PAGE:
Last week I pitched a startup concept I have created in an event held by at Draper University in San Mateo.  I was honored to be included in the final round of three presenters who were given 10 minutes to pitch directly to none other than Tim Draper in front of a studio audience at Draper University of Heroes.

Sales presentations, marketing pitches, and VC pitches all have this in common: you have a limited amount of time to get your point across. Your presentation has everything to do with your brand and how you want others to experience.

You have one shot with a presentation. How can you use it most effectively?


1)  Own your brand through visuals.
Your brand is your brand.  When I present something as Lucky 13, I’d be missing the point if I put it on a standard blue and white corporate powerpoint deck. That’s not what the company is, and that’s not how I should visually present it.   Everything from the Powerpoint designs I choose to the clothes I wear directly reflect the brand I want to embody. Let’s just say there’s a lot of red, and not a lot of boring suits.
Powered by caffeine in the final round of pitches for Dice TV's contest
In another example, the other night I had the pleasure of hearing expert crisis manager Judy Smith, the real life Olivia Pope (“Scandal”), speak.  She mentioned that while clothes aren’t her main concern, she does have a noted tendency to wear white.  When her brand is about fixing and clearing people’s names, I’m sure you see why white is the perfect choice.

2)  Prioritize interaction, i.e. Don’t read from your slides.
Sure, it's more comfortable to walk in the door with heavily loaded slides in case you panic and want to read. Don’t do it. Your pitch is a rare opportunity to have in-person interaction with your target, whether it’s a market, a partner, or another key audience.  Use the time to make eye contact, and keep your eye on THEM, not your Powerpoint. (Make eye contact, but not toooooo much eye contact. Draw the line at creepy.)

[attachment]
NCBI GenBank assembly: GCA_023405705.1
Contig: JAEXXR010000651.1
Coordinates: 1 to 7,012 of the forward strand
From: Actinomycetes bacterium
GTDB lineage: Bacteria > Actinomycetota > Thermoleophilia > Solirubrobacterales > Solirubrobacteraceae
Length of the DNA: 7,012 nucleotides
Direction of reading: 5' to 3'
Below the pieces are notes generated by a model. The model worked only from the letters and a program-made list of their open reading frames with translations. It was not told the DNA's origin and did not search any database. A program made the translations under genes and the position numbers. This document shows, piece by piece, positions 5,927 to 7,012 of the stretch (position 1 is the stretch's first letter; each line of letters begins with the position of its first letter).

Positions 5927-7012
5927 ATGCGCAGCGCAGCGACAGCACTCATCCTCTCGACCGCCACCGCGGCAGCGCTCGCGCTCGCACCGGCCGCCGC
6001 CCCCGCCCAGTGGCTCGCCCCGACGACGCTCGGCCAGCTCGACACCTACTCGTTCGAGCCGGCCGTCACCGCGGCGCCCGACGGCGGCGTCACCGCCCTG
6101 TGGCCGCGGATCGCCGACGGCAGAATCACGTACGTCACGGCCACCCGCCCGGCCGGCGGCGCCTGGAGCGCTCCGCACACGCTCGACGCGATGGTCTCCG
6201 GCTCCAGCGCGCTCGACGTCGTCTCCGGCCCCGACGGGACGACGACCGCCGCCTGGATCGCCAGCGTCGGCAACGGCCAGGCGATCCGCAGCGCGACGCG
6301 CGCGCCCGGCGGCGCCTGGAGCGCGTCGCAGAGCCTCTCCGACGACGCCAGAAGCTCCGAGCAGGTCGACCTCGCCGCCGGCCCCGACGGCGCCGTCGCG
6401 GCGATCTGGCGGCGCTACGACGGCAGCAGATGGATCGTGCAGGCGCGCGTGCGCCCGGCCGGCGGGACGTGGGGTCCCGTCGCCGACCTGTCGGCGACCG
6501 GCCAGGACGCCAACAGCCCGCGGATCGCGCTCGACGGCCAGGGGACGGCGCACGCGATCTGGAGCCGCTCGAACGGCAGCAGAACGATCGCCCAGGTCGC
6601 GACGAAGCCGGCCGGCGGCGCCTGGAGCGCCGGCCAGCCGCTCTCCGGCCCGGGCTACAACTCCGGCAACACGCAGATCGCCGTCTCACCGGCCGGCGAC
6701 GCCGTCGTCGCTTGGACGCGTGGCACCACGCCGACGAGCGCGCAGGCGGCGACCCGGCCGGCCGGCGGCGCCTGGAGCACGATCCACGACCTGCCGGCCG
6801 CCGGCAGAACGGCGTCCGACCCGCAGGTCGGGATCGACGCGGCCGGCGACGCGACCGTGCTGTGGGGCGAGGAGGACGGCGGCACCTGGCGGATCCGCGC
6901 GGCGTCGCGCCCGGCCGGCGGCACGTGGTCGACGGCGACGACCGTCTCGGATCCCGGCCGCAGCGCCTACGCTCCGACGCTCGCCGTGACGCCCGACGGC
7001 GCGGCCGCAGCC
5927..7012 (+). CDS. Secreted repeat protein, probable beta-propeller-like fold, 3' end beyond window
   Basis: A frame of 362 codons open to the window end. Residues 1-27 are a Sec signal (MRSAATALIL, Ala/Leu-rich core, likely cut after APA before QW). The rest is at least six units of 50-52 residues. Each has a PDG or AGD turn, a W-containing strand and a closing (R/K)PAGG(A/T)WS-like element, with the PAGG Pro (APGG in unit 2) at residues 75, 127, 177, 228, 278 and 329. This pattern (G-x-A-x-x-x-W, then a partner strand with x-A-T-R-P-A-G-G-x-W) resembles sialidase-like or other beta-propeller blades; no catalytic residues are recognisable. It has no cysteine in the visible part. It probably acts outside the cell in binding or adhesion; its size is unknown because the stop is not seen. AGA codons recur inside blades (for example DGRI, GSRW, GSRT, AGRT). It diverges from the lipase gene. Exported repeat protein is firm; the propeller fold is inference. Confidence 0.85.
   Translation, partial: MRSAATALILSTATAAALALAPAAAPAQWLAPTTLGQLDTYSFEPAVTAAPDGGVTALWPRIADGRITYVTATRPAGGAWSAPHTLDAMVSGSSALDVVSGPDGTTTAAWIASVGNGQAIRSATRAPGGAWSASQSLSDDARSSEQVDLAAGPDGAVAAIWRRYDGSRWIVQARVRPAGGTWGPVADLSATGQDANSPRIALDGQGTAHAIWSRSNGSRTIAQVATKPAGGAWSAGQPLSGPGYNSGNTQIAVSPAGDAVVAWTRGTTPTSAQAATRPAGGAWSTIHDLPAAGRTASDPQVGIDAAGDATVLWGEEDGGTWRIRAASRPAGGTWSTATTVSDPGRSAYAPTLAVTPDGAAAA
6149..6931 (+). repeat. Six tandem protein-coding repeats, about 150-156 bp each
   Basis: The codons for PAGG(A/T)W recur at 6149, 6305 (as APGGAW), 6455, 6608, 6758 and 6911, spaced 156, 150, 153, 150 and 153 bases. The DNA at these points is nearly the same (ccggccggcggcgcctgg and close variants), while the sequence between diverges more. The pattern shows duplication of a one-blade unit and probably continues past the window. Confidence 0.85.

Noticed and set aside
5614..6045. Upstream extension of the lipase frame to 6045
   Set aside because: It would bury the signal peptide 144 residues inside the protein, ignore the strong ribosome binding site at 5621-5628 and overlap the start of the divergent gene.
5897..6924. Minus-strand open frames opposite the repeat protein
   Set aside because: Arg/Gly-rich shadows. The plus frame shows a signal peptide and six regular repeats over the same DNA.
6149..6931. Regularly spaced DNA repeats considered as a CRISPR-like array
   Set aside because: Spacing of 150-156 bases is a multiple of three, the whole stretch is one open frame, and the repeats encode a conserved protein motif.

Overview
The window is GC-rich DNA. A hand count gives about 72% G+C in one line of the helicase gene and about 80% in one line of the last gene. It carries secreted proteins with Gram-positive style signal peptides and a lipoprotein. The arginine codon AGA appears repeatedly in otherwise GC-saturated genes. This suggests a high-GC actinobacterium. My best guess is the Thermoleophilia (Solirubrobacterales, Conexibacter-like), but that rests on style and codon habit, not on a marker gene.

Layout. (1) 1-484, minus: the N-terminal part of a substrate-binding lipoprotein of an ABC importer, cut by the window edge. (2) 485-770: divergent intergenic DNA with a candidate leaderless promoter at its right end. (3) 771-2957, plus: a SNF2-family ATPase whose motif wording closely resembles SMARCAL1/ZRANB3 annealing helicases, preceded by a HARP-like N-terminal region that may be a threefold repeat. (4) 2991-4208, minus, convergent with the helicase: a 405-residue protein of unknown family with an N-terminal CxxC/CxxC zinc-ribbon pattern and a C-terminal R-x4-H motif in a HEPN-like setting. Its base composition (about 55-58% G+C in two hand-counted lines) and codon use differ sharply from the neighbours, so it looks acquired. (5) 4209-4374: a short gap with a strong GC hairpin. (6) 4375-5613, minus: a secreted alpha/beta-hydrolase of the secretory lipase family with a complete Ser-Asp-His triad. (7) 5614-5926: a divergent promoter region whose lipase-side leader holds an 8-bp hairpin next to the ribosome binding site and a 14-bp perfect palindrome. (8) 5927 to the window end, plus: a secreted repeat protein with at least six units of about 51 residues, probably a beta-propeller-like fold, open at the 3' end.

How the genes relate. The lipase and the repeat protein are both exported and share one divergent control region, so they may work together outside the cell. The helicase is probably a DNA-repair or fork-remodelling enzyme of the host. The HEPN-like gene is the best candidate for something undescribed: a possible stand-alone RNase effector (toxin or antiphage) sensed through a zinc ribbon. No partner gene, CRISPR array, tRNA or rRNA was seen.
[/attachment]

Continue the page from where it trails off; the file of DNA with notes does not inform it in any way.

Presenting to none other than Tim Draper at the Dice TV pitch event.
Draper University, San Mateo 2014
3) Relate.
If you’re introducing a new product or concept, which is exactly the point of many pitches, then how are you presenting your concept?  Hit the ground running by positioning your new offering in terms of something the listener is likely to have experienced, recognize, or – ideally – identify with. My pitch had to do with a shortcoming in the existing legal system. I wanted people to immediately relate and feel the frustration – so you can bet my first slide was of a jury summons!

It’s worth noting that many presentations aren’t delivered in person anymore.  These three tips will immediately improve your online presentations and screenshares as well.

As a final note, while people have agreed to hear your presentation, the fact is we all value your time. Be considerate of others’ time – even if they’re being generous with it – so they know you don’t take it for granted. And while you have them, try to make your presentation not only informative but engaging.  Work is work, but it’s not against the rules to have a little fun.  Short of being in a court of law [don’t get me started], presentations have an aim, but they’re also about building relationships and connecting with people.

Good luck with your next presentation – let me know how it goes!

Wednesday, December 18, 2013

Listen to the Questions You Hate the Most

Consulting is a fun but challenging business. Why? Because clients come for marketing advice to build a strong strategy and it becomes my job to tell people things they might not actually want to hear.  The most annoying questions you get about your business are the ones I encourage you to think about.  They indicate where there's a disconnect between what you do and how you understand it and how other people hear what you do and how they understand it!  Have you heard any of these questions from well-meaning people around you?

Examples of questions you don't like to hear - and what to do about them:

"I don't understand your business name"
People have all sorts of business names for all sorts of reasons. In a world where people are looking for a reason not to give you their precious time, you need a business name that works for you.  It becomes the beginning of your story. Why is my business Lucky 13? Because I don't believe luck is so random - it's tongue in cheek.

(See also: "I don't get your logo!")